Count to 10 in 5 languages...

I am a slacker. I know it. I have not blogged in days and my blogging month is almost over. Eek!

Today's prompt is about foreign languages. I love language. I love foreign languages. I love hearing them. I love learning them. I flat love them. In 9th grade I took my first foreign language class. I was living in Ohio. I chose French. Back then, 1978-ish, French was known as "THE international language". The choice was simple for me, what with my pie in the sky ideas about international living and all......

Well, my instructor, Madam Hamp, was all Frenchy-poo-poo and aside from cracking up with my best friend, Maureen, aka, Lizette, my only real memory of French class was Madam Hamp saying "ecoute uh" nauseum. I learned very little but still enough to lure me with another year of it in 10th grade. I cannot even begin to remember who the instructor was. I do remember feeling mortified that I would be called on. My accent was horrid. I received amazingly good grades in French considering I could barely speak it. I can still count to 10 in French though, and my accent has improved 10 fold. Mostly because I no longer worry about that kind of thing.

My junior year in high school, my family moved to Tucson AZ. I know, right? You will be shocked to hear I switched to Spanish as my language elective. When in Rome and all. My instruction was a young woman who also taught French, Senorita Stelljas (?). She was a spectacular teacher. We would have to memorize these dialogues and perform them in front of the class. My sister, Ande, also had Spanish 1. We would run these dialogues repeatedly until we were fluent. We can still run a few of them today. I decided Spanish was “my" language. I took it again my senior year. My instructor loved me. I was kind of the teacher's pet. I was in love with Spanish.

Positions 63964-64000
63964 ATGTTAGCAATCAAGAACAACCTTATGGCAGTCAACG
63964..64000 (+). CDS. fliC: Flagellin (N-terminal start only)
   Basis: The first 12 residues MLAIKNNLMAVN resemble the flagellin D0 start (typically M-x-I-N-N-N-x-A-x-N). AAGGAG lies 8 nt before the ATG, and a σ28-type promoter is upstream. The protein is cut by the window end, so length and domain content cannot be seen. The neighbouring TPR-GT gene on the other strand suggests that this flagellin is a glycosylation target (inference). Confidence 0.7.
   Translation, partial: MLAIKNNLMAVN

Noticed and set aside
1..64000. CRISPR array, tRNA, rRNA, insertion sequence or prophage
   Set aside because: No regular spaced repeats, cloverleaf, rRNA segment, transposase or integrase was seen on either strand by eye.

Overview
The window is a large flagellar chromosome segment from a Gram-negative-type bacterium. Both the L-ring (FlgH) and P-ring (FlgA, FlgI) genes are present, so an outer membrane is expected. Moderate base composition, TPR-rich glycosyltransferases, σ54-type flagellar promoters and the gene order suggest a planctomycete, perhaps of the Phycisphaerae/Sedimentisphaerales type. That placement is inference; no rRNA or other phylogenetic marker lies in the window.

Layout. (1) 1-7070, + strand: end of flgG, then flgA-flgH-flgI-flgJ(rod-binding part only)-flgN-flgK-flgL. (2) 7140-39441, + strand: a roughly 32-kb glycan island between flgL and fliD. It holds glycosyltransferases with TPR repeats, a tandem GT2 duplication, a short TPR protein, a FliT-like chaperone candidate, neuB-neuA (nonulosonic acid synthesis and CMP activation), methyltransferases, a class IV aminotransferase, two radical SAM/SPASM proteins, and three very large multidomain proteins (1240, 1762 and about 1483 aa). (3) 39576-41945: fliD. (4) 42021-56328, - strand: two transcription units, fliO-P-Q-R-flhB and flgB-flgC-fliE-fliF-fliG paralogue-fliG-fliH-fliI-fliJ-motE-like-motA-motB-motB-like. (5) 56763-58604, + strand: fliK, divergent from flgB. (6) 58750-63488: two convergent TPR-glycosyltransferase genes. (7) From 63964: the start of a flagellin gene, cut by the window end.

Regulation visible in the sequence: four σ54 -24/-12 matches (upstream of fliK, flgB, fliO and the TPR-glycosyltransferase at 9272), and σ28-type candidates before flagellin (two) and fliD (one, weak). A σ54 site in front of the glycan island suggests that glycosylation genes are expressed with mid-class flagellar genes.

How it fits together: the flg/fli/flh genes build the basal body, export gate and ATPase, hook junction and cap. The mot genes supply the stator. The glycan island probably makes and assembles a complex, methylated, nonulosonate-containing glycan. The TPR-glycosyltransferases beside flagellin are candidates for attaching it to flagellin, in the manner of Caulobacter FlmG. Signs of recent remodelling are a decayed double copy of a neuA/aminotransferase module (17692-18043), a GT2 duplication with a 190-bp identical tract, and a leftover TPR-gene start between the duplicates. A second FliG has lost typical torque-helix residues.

Off I went to you all know there are so many choices in college! I had been an exchange student in Greece so I wanted to take Greek. Then I saw Italian and that looked interesting too so I took that, as well as Spanish. I excelled at Greek. I rarely went to my Spanish class and my Italian instructor had me convinced I was gifted and that I should spend a semester in Italy.

Long language story short, I ended up dropping Spanish (not literally), and focusing on Italian...actually declared it as my major! I took another year of Greek too, just for fun.

Fast forward about 11 years. I am married and about to embark on a 17 day European cruise with my husband. We will stop in all four of my "Language" countries. I was so excited. I wondered how much I would remember. I wondered if I would be embarrassed to speak any of these languages in front of my husband.

Our first stop was Greece. I stumbled through. Did not impress myself or my husband. The waiters and shop keepers loved that I tried to speak to them in their native tongue. On to Italy. Here I started to get super confident. Boyd and I rode the train. I read the signs, ordered food, greeted passers-by. I was dangerously brave. Off to the French Riviera. I cracked myself up here. Shouting Bon Jour in my faux French accent every chance I got. Hysterical! Last stop was Spain. Now everything in me said that I should be flat interpreting for every person on our cruise ship.....even though I gave up on Spanish classes, I lived in CA and Spanish is practically a necessity, especially in retail, where I worked. Well, for your future reference "Spanish" is not the same in SPAIN, as it is in Mexico, and it is dramatically different from the Spanish you learn in school. I may as well have let Boyd speak in his broken pig-Latin Spanglish that he uses with his construction workers. I was a bumbling fool.

Today, I still love the sound of foreign languages. I have taken Spanish at the Parks and Rec classes. I can decipher bits and pieces of all 4 languages when I hear them but any foreigner can say whatever they want about me, good or bad, and will probably be met with the same non-chalant look from me. I try not to give too much away.

In my defense, I can still count to 10 in all 4 languages...and as my title so stunningly proclaims, 5, if you include English.

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